2021-06-24 Mindfulness of the Body (4 of 4) The Four Elements
9:38PM Jun 24, 2021
The topic for today will be introduced this way. Many years ago, I saw a poem. I do not remember all the pieces of the poem. It was very simple poem that said something like this: " If you are running, walk. If you are walking, stand. If you are standing, sit down. If you are sitting, lie down."
I think it went on. It was a progressive movement to get quieter and quieter – stiller and stiller – to less activity, less energy involved in doing and doing and doing. This could describe the movement of meditation. We are moving from a mind that is very active, busy, abstract, and thinking to letting the thinking mind, the abstraction mind, become quieter – not just quiet and calm, but become clearer and clearer.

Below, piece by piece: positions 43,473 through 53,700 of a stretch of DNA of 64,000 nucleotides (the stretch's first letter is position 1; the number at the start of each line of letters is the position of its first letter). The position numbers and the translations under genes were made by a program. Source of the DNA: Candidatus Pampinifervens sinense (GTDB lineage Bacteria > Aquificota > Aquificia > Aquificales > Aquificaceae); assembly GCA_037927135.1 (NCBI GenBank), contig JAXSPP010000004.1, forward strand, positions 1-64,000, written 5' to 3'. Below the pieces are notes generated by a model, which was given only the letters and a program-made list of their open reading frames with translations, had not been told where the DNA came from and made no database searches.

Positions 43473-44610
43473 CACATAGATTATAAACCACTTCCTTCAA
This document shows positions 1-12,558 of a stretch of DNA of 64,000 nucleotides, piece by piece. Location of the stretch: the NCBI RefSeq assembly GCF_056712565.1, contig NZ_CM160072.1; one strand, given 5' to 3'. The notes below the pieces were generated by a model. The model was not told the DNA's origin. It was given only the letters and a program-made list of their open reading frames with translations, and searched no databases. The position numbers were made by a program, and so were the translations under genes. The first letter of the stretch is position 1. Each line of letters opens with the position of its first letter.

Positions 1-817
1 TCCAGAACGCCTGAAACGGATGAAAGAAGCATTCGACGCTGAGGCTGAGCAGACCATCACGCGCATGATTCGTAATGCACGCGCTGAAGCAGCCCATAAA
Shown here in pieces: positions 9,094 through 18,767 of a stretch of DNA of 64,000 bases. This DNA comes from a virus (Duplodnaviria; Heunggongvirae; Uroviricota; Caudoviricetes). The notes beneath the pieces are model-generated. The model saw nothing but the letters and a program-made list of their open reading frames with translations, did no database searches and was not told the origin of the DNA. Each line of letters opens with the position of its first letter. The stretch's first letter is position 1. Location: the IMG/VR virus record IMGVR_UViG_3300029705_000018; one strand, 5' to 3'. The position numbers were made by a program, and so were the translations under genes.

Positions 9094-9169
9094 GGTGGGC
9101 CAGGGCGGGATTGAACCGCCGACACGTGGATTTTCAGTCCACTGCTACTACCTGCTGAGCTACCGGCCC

There is a clarity of attention that goes completely together with no longer being so involved or caught up in the thinking world. Much of the stress that human beings experience might be attributed to the world around you – which has some truth to it.
But it is all processed through the world of our thoughts. Our thoughts get transformed into emotions. Emotions come back and feed the thoughts. There can be this complicated loop, a Möbius loop where we can never get out of thoughts, feelings and spinning.
But as we sit down to meditate, some of this stuff quiets down. Thinking about the future quiets down. We are just thinking about the present – thinking about the present in terms of me, myself, and mine. How I am feeling, my resentments, or dreams quiet down. We just get quieter and quieter in our mind. We realize we can give our mind a vacation, or a rest from the incessant ways in which we think and think and think.